Sunday, January 11, 2009

Bush protects remote Pacific Islands

Maribo began last year with an "elevator figure" describing the threat that climate change poses to the world's coral reefs. This year, we'll begin with some good news.

In a decision that has drawn widespread applause from scientists and conservationists, and had a lot of reporters scrambling for an atlas, the outgoing US President used a century-old antiquities law to create three huge marine protected areas or "national monuments" out in the middle of the Pacific Ocean. Two of the monuments protect the Marianas Trench, offshore of the Northern Marianas Islands, and Rose Atoll, an isolated atoll north of American Samoa. The third, grouped together as the "Pacific Remote Islands", includes the water around seven "islands": Kingman Reef and Palmyra Atoll, Wake Island, Johnston Atoll, Howland, Baker, and Jarvis Island

These places are probably only be known to WWII buffs, marine scientists or members of the military -- they are almost all either off limits to non-military personnel (e.g. Johnston), uninhabited (Rose), or uninhabitable (landless Kingman). But these islands, especially the Pacific Remote Islands, are exciting to scientists.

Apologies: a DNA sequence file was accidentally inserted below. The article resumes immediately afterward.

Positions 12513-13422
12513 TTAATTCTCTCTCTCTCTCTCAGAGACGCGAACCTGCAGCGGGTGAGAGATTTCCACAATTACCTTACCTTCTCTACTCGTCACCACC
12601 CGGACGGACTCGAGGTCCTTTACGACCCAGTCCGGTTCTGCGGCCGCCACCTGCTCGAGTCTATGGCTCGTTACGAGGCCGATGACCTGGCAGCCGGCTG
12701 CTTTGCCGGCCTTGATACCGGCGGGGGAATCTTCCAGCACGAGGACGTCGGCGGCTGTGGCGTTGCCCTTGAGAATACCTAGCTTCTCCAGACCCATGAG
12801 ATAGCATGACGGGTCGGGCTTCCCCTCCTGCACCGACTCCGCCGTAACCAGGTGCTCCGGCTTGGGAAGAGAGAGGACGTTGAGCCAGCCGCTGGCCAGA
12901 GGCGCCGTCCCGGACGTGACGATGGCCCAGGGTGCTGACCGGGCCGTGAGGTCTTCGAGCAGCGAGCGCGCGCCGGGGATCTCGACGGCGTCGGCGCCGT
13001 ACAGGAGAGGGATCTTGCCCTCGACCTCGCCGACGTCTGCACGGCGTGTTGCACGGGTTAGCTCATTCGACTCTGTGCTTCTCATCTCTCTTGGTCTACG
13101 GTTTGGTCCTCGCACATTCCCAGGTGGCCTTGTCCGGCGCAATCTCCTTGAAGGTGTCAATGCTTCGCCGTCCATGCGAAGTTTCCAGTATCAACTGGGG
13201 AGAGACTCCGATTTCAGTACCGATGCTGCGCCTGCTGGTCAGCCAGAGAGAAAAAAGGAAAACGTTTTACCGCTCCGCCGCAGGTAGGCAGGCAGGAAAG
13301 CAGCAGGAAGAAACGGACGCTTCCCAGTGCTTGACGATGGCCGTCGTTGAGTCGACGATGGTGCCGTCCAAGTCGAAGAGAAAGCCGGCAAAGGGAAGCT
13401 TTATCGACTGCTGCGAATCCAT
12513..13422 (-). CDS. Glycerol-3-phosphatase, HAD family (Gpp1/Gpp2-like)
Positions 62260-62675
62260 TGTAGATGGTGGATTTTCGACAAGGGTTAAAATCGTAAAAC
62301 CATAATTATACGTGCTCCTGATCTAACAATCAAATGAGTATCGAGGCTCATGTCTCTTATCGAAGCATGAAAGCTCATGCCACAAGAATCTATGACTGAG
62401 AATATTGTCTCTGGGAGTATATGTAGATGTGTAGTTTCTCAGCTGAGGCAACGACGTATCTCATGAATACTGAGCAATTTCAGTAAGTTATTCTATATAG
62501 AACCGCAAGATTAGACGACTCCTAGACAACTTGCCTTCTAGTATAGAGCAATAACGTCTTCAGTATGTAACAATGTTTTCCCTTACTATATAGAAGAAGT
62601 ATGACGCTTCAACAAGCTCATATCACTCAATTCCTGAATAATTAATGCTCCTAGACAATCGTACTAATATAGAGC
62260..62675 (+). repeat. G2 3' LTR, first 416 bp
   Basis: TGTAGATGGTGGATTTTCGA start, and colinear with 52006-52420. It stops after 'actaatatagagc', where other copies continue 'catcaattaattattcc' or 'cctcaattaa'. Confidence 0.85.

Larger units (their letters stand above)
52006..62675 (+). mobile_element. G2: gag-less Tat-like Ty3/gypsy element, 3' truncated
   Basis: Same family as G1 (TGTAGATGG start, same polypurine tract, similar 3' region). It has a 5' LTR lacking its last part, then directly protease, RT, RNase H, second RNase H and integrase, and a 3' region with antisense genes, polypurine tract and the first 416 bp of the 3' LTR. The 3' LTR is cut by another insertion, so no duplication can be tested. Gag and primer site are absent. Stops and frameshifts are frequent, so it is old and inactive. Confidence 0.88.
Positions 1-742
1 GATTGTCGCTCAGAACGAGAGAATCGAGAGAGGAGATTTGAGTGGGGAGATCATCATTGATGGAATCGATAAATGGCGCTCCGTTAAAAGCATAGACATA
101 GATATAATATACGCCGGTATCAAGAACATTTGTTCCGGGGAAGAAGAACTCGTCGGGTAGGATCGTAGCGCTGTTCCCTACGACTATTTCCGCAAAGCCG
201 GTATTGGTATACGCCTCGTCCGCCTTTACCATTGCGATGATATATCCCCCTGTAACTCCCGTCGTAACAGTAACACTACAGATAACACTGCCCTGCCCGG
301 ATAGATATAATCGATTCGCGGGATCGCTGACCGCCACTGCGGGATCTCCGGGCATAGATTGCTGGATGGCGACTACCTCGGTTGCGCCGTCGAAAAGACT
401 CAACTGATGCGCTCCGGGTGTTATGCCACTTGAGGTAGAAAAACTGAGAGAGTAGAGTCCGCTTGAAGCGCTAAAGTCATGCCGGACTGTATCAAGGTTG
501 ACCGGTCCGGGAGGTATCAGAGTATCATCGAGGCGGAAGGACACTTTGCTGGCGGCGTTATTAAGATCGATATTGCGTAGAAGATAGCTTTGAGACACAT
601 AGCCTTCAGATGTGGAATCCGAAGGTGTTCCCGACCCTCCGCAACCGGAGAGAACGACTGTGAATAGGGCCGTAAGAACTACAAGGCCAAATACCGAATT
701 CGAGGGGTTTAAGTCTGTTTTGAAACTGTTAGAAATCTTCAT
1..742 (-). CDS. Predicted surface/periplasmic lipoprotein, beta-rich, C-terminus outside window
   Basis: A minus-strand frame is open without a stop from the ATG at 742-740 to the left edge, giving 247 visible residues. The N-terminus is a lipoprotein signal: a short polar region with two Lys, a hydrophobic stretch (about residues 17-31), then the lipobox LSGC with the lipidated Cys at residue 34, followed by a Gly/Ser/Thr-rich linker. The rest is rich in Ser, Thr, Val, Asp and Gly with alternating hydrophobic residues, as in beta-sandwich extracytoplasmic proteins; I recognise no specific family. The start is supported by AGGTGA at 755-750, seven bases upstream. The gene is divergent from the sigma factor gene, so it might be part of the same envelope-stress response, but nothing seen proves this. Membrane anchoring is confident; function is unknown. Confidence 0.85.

Kingman Reef and Palmyra Atoll were the subjects of an extensive biological survey co-ordinated by colleagues at Scripps and National Geographic a couple years ago. Kingman is generally considered "pristine"; the survey found an "inverted" food web, dominated by large predators like sharks, thanks to the lack of human pressure and also to favourable currents.

While Kingman and Palmyra have more of the fanfare, I'd bet that Howland, Baker and Jarvis could prove to be just as important. They lie closer to the equator, in an area more directly affected by the El Nino / Southern Oscillation. Thanks to tempermental El Nino, the surface waters in the area can be highly variable, at least by equatorial standards. The reefs may - that is may, not will - help us better understand if and how corals can acclimate or adapt to heat stress (not that this is mentioned in the lengthy White House press release).

1 comment:

Anonymous said...

Why other than the stated 'save the coral' PR stuff. I cannot help but to look for the Untold Future Other and National Security reasons for this last minute act by President Bush. veterandoc